I just finished reading Edward Lucas’ The New Cold War: Putin’s Russia and the Threat to the West. It was an interesting book—very anti-Russian, but I expected no less. I learned a lot, especially about the way Russians and Estonians view one another (basically, they both hate each other’s guts). Here are some of my favorite quotes from the book:
On July 8, 2006, the Duma passed a law criminalize extremism, giving the president the authority to secretly give orders to the FSB to assassinates “extremists” at home and abroad. -page 62
When the rest of Europe was experiencing the Renaissance, the Reformation, and the Enlightenment, Russia was still mired in feudalism, and ruled by eccentric tyrants. Brief spasms of reform and rebellion hardly dented the autocratic rule of the Czars. Only for a few months in 1917 under Kerensky did Russia have anything approaching parliamentary government, before it was snuffed out by the Bolshevik putsch that later became known as the “October Revolution.” -page 70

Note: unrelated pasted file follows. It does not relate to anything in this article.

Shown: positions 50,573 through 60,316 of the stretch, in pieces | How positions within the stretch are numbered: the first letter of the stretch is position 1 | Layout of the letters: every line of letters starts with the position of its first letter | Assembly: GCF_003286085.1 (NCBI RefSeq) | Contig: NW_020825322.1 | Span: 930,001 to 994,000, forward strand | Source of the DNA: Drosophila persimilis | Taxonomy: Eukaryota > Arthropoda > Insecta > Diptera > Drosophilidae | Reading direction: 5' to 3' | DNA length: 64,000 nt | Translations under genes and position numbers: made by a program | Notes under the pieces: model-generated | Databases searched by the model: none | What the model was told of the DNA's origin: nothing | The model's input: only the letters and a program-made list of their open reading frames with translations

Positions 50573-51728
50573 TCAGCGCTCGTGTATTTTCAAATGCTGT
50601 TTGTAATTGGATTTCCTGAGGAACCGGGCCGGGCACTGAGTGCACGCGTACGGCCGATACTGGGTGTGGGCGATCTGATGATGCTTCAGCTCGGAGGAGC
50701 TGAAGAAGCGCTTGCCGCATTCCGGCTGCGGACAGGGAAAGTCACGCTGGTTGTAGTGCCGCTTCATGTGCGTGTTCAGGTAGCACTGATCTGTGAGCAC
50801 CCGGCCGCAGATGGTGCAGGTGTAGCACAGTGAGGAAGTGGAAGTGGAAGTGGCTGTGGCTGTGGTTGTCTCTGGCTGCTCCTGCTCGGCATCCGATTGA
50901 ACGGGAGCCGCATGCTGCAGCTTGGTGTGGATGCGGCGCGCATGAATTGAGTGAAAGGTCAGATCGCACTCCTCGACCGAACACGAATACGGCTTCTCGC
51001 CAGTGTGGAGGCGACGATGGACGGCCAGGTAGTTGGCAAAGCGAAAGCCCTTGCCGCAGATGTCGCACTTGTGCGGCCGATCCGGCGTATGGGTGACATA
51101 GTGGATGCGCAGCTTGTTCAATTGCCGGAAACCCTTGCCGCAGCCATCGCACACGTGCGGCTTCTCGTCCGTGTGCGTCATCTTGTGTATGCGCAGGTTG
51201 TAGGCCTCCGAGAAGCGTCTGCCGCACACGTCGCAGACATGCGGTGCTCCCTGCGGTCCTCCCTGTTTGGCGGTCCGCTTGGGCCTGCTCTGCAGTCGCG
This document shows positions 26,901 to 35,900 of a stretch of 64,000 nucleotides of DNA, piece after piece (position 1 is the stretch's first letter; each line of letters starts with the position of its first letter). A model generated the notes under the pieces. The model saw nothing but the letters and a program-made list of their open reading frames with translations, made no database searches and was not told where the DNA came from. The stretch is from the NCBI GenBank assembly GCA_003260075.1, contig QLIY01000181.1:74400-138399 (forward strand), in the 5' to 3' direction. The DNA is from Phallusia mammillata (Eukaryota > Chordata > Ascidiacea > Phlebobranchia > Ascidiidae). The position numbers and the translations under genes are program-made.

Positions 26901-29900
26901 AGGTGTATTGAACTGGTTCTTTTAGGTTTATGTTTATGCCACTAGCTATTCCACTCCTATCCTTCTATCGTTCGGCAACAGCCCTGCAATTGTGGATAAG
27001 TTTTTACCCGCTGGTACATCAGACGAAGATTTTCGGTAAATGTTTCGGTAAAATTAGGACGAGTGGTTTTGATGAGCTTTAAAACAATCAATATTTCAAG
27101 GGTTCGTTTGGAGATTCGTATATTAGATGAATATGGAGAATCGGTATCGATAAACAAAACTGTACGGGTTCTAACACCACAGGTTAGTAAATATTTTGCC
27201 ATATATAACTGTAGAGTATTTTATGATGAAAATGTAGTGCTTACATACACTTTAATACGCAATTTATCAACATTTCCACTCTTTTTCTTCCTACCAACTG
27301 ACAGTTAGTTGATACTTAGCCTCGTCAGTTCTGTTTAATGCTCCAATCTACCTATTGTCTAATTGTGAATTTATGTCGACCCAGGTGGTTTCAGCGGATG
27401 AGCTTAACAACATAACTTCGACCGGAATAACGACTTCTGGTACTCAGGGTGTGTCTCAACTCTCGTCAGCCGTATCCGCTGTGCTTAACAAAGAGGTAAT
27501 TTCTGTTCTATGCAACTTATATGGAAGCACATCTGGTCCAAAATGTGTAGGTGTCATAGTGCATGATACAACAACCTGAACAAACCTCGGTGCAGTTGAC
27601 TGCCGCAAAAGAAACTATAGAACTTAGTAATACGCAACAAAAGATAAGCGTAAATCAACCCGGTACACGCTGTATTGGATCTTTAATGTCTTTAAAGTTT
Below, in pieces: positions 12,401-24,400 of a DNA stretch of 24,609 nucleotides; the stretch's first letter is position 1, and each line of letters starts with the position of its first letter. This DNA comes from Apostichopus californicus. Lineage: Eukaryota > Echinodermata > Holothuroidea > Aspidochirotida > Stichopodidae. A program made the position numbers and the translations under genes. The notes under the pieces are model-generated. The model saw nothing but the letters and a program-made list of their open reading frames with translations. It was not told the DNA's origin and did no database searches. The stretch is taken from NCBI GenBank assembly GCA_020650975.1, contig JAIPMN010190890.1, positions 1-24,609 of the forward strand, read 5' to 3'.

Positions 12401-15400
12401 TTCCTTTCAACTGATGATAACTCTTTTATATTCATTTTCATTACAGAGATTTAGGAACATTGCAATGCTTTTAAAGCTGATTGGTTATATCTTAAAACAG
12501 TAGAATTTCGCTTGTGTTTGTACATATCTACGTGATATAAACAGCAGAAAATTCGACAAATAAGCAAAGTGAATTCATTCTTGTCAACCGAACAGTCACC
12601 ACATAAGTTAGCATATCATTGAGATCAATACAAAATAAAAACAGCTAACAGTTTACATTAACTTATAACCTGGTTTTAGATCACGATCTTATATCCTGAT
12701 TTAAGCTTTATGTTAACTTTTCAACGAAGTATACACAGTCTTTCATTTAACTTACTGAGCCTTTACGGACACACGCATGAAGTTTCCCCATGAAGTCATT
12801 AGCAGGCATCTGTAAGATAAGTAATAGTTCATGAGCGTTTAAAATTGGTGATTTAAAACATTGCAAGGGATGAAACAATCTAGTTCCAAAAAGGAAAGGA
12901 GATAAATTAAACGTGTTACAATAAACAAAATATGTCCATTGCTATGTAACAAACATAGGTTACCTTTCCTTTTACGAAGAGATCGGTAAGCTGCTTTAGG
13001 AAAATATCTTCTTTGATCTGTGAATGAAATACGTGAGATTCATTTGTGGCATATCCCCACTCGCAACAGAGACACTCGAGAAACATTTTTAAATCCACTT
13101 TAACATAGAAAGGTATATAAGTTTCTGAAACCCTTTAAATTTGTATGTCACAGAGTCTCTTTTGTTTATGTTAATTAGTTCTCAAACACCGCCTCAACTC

Yes, because obviously England was ruled by a nice democratically elected government during the time of the Enlightenment, too… oh wait, it was a monarchy back then. But it wasn’t as bad as that nasty backward Russian monarchy, was it, Mr. Lucas? I do give credit where credit is due, though: at least Lucas recognizes that the Kerensky government had potential.
The Kremlin has given Gazprom—a private company—the unusual right to recruit and operate its own military forces to protect its overseas pipelines. -page 171
My newest goal in life: become CEO of a company that has its own military forces. How awesome would that be?
Bottom line: this book is interesting, but is better read with a critical eye. As the old adage goes, don’t believe everything you read.